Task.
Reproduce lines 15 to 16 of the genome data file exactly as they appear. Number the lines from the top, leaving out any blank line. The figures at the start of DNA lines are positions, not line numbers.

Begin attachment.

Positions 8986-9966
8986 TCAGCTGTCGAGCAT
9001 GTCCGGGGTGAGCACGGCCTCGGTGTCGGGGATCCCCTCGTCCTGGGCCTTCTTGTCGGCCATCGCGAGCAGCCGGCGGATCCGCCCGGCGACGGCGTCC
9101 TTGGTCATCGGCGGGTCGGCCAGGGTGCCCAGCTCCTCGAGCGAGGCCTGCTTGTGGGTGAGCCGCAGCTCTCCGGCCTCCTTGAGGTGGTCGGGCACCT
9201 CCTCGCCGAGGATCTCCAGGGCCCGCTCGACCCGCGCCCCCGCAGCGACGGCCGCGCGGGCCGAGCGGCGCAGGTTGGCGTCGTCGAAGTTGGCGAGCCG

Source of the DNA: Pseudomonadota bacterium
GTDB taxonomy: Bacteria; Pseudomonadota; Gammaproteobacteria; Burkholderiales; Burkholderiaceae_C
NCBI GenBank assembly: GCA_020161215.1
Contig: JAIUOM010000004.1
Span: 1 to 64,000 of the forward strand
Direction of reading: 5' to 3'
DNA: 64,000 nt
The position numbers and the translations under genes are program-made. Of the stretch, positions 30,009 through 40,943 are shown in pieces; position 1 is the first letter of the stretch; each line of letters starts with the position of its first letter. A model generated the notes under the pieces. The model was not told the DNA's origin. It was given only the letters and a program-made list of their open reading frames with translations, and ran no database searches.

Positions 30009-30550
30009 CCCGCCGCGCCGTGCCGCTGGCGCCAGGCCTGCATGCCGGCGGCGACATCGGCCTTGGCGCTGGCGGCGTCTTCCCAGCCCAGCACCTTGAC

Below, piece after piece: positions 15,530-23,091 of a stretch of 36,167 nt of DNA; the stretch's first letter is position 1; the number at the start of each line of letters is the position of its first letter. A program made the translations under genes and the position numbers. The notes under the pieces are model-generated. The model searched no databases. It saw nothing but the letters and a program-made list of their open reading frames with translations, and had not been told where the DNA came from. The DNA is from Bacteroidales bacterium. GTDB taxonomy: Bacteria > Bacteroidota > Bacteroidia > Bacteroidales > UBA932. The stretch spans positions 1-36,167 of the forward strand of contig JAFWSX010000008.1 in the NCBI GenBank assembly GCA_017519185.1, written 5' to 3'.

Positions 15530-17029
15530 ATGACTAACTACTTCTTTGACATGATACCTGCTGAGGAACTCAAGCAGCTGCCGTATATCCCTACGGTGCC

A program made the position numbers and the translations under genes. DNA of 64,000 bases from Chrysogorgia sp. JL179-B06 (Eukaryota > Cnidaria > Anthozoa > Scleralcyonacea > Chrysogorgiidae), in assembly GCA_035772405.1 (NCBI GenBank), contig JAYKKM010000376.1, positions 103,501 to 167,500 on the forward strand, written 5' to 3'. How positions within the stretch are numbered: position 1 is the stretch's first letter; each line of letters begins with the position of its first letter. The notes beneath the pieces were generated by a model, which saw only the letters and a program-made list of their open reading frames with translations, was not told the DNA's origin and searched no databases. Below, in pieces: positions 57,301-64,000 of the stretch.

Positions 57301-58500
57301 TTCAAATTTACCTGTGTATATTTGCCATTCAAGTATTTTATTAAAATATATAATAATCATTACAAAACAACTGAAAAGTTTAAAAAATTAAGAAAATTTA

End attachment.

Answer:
30009 CCCGCCGCGCCGTGCCGCTGGCGCCAGGCCTGCATGCCGGCGGCGACATCGGCCTTGGCGCTGGCGGCGTCTTCCCAGCCCAGCACCTTGAC

Below, piece after piece: positions 15,530-23,091 of a stretch of 36,167 nt of DNA; the stretch's first letter is position 1; the number at the start of each line of letters is the position of its first letter. A program made the translations under genes and the position numbers. The notes under the pieces are model-generated. The model searched no databases. It saw nothing but the letters and a program-made list of their open reading frames with translations, and had not been told where the DNA came from. The DNA is from Bacteroidales bacterium. GTDB taxonomy: Bacteria > Bacteroidota > Bacteroidia > Bacteroidales > UBA932. The stretch spans positions 1-36,167 of the forward strand of contig JAFWSX010000008.1 in the NCBI GenBank assembly GCA_017519185.1, written 5' to 3'.